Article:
But what/how to Study? Before scheduling my Test (the first time), I read lots of reviews/searched many sites and finally settled on Rita Mulcahy's Prep Book/FastTrack Testbank. My plan was to complete Rita's book, read the PMBOK and then take 3 simulated Tests (Full, 4 hour long, 200 questions) using the FastTrack Software. I decided that I was going to spend at least 1-2 hours a night and every weekend studying. Additionally, if it was harder than I anticipated, I would take off Mondays over the 2 months and use those as extra study days.
What actually happened was that it was harder than I thought it was going to be to study, grasp and memorize all of the information. (Which surprised me because I have a graduate degree and have been a Project Manager on multi-million dollar Projects for a fortune 500 company for 5 years. Go figure!) After the first week I kicked-in my backup Monday's and truly cleared my calendar for the full 2 months as much as possible---declining social events was a pain, but getting time from work was difficult with my current Project, but I had too or I knew I wouldn't pass.
2 weeks into my Studying of Rita's book, I knew I had to do something different---the book format and amount of information was overwhelming me. I went back to the web for more research to find another Approach and/or Study Materials.
My first thought was to just bite-the-bullet and take a Prep Course (my company paid for all of my cost up to this point, but I knew they wouldn't pay for a Prep Course.) I found several 3-5 day, Instructor lead Prep Courses offered within 4 hours of me. I debated taking a weeks vacation and immersing myself in the material for a week. A quick calculation put the cost at about $2,500 when I factored in course & hotel---commuting wasn't an option because the courses were from 8am to 6 pm with some forms of homework. Setting aside the cost (which is no small amount) I had family and work committements that would suffer (and mentally distract me) if I went this route. I decided this wasn't the plan for me. I would choose a self-study course and if I didn't pass the first time I would re-evaluate a formal Prep course.
After ruling out the formal prep course (at least for the first round of Testing), I focused on finding other study materials that might work better for me. (I was still at somewhat of a loss because I am typically a self guided, book/manual focused learner.) I decided I would get the 2nd option from my previous materials review--Andy Crowe's PMP Package (Book, Flash Cards, CD's and some Web Based Study Materials). I'm was well into week 3 when the study materials arrived. I opened the book and---Deja Vu. A bit easier for me to read/understand compared to Rita's but maybe it was just because I had already studied that material in Rita's book? Now what? I looked over the other material in Crowe's Package and found a 6 month on-line Access Key to their web site "Intuit"---can't hurt to try it...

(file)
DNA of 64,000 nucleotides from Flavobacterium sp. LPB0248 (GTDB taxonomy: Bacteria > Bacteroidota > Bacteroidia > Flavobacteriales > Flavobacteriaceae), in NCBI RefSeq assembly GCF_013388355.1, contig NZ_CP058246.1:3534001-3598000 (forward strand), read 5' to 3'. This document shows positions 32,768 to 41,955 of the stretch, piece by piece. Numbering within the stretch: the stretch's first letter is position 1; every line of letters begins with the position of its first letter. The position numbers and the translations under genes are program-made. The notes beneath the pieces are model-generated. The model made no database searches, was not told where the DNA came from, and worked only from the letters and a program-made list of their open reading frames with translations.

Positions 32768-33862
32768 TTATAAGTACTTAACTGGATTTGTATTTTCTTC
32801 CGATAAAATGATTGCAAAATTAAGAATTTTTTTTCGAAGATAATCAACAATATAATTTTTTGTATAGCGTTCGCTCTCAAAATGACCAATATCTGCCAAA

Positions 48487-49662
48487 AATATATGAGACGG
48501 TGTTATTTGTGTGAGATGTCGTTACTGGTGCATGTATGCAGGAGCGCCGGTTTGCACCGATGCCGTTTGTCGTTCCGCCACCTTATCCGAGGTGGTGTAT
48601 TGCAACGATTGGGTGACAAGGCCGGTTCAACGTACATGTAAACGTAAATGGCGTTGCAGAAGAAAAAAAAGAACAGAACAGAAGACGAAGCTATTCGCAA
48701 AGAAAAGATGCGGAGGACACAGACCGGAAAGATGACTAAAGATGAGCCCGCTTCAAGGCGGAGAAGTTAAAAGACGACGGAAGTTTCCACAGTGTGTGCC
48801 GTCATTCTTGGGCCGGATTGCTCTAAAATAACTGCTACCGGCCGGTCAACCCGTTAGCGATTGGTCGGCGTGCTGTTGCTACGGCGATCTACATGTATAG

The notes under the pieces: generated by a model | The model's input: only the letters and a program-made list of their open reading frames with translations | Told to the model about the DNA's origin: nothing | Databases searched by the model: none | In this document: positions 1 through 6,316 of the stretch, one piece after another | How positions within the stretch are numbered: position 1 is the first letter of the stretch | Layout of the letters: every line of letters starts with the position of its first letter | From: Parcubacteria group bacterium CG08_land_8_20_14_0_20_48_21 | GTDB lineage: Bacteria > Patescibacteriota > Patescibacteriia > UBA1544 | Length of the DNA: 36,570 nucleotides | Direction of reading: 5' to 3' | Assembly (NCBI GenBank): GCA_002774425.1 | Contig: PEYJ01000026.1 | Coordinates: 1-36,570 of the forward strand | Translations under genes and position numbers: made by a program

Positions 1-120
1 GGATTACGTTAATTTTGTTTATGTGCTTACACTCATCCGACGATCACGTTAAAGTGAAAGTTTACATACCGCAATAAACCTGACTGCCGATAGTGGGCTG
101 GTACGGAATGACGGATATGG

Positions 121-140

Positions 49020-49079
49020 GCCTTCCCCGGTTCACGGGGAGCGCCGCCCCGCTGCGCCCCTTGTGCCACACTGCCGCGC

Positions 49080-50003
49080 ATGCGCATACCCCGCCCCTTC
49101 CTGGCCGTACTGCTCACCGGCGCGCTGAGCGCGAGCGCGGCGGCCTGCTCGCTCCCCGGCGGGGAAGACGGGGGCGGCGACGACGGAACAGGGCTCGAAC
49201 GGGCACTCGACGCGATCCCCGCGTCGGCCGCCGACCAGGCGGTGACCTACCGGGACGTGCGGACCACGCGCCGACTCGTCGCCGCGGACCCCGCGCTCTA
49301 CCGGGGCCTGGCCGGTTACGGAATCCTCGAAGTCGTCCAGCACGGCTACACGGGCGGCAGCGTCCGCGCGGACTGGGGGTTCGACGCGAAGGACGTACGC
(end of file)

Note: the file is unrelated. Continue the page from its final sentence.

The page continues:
And there was the answer for me! On Andy Crowe's web site ("Intuit") there was an entire Self Guided, Video based presentation that mirrored/supplemented his book AND offered an on-line Test Bank. The entire presentation was long---50+ hours, I think, but it covered every facet of the PMBOK and was broken into manageable sections. Additionally, the material was presented in a very interesting/engaging format (well, as interesting as this material can be). I completed each section, read the book and then took the 20 question test from the book for each chapter. I was starting to feel like I could really do this!
By the end of week 5 I had completed the on-line course and had read Crowe's book. I had also listened to the CD's---not very deep, but good context setting. I tried the flash cards but not much value to me.
At this point, I had 3 weeks until my Test. I decided I was going to take three, 200 question/4 hour practice tests from the Intuit site----one every Monday. I would take the test (using the full 4 hours) and then review each answer---which was a great feature of the test bank in that it explained the right answer/told you why the other answers weren't correct. Unfortunately, to review all the questions/answers took my another 2-3 hours. A full day committement. Two weeks later, I had scored a 75% and then an 82%. Sweet! I'm feeling really good (dare I jinx myself and say Prepared?)